Skipping ahead... We had a wonderful visit and I enjoyed amazing coffee every day with my son. I'd already started researching what I was going to buy when I got home so I could develop a new morning coffee ritual for myself.
My research into "how to brew a perfect cup of coffee" led me to the French Press as well. But I also learned about other brewing methods such as a pour-over and the Aeropress. The Aeropress is very similar to a French press, but it uses air pressure to push the brew through a filter in the bottom. Whereas as a French press uses a plunger to push the grounds to the bottom of the container, leaving only the brewed coffee on top.
It will make more sense if you see the Aeropress in action. Here's the inventor of the Aeropress demonstrating the device. There are a couple other varations on the method that I have found produce an even better cup of Joe, but this video will give you the general idea:
I read dozens of reviews & articles on how to brew the best cup of coffee. Among the three methods mentioned above, the concensus seemed to be that the Aeropress did the best job. It also won several different national coffee brewing competitions. Yes, those are actually a thing. Who knew?!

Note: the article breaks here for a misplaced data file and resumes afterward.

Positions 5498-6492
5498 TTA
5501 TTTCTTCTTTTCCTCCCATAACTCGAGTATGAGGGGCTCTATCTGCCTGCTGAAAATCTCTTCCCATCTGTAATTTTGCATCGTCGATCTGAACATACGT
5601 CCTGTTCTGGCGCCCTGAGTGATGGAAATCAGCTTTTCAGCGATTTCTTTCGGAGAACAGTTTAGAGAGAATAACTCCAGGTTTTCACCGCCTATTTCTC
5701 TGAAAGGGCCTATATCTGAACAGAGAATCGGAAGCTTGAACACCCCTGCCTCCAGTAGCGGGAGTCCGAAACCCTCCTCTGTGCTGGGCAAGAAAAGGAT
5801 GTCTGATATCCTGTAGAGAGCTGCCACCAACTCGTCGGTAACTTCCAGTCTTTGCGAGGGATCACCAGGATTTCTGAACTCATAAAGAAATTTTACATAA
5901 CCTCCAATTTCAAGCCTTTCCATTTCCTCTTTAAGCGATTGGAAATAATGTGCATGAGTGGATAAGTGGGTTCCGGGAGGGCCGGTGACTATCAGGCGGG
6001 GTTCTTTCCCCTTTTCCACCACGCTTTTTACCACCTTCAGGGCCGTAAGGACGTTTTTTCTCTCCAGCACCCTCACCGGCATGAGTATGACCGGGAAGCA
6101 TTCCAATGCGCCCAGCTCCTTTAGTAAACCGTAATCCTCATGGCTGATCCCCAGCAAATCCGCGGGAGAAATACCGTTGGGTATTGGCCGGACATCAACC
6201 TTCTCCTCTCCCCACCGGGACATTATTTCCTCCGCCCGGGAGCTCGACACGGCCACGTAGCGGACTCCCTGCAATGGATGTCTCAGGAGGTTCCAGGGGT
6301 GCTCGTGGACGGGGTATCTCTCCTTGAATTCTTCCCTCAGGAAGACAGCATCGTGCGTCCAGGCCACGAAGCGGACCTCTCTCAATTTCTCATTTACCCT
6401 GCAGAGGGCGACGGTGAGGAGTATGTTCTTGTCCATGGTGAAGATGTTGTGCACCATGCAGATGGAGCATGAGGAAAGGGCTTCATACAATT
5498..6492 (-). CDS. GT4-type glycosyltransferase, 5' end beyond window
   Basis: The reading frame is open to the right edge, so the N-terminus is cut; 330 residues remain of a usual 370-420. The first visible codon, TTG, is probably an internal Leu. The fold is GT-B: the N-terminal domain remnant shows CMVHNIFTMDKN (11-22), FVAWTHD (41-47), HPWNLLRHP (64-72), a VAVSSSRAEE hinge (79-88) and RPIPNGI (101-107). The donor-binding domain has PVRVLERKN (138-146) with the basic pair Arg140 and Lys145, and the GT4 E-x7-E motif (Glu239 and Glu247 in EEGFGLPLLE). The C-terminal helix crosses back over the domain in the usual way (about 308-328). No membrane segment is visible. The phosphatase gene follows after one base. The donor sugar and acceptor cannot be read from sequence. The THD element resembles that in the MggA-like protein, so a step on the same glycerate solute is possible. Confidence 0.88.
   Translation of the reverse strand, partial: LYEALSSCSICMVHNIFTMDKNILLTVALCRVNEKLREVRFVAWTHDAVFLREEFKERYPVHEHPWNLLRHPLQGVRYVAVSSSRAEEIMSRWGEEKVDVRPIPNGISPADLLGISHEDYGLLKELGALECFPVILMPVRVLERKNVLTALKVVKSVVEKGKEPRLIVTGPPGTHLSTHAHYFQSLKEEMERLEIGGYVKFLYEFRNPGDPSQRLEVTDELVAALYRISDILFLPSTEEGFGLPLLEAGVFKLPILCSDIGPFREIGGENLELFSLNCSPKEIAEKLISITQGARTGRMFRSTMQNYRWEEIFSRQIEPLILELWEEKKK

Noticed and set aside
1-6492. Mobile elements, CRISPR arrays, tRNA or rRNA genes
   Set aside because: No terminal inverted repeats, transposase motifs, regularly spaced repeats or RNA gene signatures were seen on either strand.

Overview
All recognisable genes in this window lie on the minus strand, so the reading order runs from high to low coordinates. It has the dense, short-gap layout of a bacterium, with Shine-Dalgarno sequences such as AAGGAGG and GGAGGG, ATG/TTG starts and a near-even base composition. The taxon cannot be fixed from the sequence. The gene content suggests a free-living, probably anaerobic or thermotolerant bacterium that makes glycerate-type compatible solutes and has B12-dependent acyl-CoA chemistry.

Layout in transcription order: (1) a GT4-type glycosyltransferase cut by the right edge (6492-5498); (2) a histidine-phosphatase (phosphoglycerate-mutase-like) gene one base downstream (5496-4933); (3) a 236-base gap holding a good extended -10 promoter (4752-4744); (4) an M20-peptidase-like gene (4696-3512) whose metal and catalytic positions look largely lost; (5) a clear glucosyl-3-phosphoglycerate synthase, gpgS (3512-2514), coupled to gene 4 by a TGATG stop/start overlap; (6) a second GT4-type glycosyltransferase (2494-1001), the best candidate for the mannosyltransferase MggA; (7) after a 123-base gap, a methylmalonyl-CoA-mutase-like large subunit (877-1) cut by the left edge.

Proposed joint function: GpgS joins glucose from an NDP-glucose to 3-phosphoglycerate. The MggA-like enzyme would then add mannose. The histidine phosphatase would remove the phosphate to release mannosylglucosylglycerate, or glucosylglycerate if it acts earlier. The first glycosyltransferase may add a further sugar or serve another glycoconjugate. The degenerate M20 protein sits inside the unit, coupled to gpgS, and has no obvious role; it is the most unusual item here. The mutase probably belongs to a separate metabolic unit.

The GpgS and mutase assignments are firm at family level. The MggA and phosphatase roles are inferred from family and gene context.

So I set out to find me an Aeropress. I wanted to actually see and touch one before I made the purchase, so online wasn't an option. Thankfully, Bed, Bath & Beyond carries them and there was a store close to my house.
If only it was as simple as just buying an Aeropress. Oh no... You also need a burr grinder rather than a blade grinder so you don't "burn" the beans. And of course, you need a high quality organic whole bean coffee. My son bought his coffee at Costco, and I was able to find a similar bean at my local Costco. Dark roast, of course (better flavor and more antioxidants).
My new morning coffee ritual was born. It didn't even take much practice because the Aeropress is pretty much fool proof. I did learn a couple variations on the brewing method, and settled on one that starts with the device upside down and the plunger partially inserted into the brewing chamber. You put in your ground coffee, pour in the hot water, allow it to "bloom", and then stir gently for about 10 seconds. After that, place a slightly dampened paper filter disc in the end cap, twist it on, and flip the entire thing upside down onto your coffee mug. Finally, press slowly as the heavenly liquid is forced through the filter into your cup.
You can drink it just like that if you like a very strong brew, like Espresso. Or simply top off your mug with hot water, and you have an Americano. Either way, it promises to be one of the best cups of coffee you've ever tasted. Assuming, of course, you purchased a high quality organic coffee bean! But as long as you've done that, you really can't screw it up using an Aeropress. Please don't get caught up in measuring & weighing the exact right amount of coffee, or worrying about getting your water to the "perfect" temperature. I found it's simply not worth the extra hassle.